An important result deals with the theoretical characterization of the collective two-dimensional states that can appear in an optical flux lattice. Emblematic states have been identified for bosonic atoms, in analogy with Quantum Hall effect, either in the fractional regime (Laughlin state) or the integer one (calculation of the N-body Chern number). Another important result is the experimental realization of uniform 2D gases and the study of their dynamics in a quench cooling. In particular we were able to link our results to the generic Kibble-Zurek model, addressing universal aspects of the nucleation of topological quantum defects at the crossing of a phase transition point.

This project led to 16 publications in high-level, peer-reviewed journals: 5 Physical Review Letters, 1 PNAS, 1 Nature Communications, 1 Physical Review A, 7 Physical Review B, 1 Physical Review X. A significant fraction of these publications were co-signed with collaborators worldwide, notably B.A. Bernevig (Princeton, USA), N.R. Cooper (Cambridge, UK) and N. Goldman (ULB, Belgique). At least two other articles are in preparation, about results obtained during the last months of the project.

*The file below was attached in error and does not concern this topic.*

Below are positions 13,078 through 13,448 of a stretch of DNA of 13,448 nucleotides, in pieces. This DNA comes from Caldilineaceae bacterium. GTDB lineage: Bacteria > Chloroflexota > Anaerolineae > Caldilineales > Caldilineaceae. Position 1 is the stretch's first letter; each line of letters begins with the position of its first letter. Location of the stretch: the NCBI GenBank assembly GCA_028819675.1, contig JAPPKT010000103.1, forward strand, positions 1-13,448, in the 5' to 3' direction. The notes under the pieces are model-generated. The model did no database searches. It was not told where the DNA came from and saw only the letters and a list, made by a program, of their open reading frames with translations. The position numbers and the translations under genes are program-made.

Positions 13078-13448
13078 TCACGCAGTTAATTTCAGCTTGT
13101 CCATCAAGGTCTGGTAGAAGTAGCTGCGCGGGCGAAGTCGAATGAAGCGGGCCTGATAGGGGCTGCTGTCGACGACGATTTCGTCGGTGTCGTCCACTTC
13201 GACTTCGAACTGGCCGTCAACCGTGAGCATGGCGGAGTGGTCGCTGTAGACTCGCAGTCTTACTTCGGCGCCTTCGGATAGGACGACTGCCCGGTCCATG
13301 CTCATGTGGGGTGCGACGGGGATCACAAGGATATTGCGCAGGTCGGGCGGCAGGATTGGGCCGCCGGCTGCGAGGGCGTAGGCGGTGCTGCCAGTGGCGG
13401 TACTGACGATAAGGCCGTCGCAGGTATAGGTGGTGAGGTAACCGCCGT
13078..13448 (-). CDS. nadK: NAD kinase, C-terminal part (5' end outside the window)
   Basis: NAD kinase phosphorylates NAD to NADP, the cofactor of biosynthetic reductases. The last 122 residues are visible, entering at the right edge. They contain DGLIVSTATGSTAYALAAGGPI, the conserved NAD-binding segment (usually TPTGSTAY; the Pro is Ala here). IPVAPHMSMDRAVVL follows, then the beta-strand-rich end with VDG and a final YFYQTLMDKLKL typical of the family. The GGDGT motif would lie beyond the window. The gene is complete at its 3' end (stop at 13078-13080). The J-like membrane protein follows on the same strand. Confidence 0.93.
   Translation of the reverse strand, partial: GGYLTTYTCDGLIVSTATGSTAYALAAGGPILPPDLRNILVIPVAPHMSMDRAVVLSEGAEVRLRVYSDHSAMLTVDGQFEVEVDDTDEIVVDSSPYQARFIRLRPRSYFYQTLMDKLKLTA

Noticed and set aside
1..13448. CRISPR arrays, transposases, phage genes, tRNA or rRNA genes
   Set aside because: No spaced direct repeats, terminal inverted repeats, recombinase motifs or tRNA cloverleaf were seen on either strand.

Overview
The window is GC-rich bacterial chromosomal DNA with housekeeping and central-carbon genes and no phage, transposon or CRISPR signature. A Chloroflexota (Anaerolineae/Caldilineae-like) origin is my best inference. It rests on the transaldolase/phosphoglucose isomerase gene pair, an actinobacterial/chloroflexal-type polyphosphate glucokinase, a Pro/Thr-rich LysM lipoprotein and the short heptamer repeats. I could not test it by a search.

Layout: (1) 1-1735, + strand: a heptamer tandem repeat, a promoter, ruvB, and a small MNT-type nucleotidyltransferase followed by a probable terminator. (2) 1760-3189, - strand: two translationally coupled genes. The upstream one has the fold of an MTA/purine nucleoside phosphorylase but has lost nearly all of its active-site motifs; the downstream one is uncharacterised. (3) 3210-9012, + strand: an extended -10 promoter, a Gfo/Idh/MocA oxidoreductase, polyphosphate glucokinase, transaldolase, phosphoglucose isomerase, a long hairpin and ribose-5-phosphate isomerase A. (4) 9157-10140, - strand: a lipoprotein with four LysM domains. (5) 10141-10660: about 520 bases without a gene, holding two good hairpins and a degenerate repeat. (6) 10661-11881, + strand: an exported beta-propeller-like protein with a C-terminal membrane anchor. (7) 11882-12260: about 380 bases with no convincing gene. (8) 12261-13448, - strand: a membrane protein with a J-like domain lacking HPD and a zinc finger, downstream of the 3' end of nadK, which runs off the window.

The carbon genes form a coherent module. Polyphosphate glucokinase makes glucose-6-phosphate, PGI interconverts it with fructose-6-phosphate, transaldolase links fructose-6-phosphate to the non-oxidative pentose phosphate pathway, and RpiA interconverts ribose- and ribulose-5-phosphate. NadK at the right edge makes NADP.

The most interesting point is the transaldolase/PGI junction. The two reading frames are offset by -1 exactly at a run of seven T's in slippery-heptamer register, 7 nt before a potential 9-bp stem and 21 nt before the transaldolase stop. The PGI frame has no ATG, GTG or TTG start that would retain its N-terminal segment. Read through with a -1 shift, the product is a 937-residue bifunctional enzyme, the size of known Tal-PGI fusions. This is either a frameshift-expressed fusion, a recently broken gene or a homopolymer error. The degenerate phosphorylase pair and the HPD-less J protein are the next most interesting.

The study of atomic gases that can exhibit effects related to orbital magnetism and/or permanent currents is rapidly developing worldwide. Within the framework of this project, we concentrated on the understanding and the realization of two-dimensional atomic gases and of Quantum-Hall-type mechanisms that can occur inside them.

Thanks to the move of the experimental team from the ENS labs to the College de France labs, we could built an optimized setup, which will facilitate the future study of the states induced by this artificial magnetism. In particular this project allowed us to implement a new and flexible tool for the manipulation of cold gases, i.e., micro-mirror matrices. The principle of use is simple, since one just has to draw on the atom plane a given geometrical figure, which can then be modified in real time. We are convinced that this new device will play an important role in cold atom physics.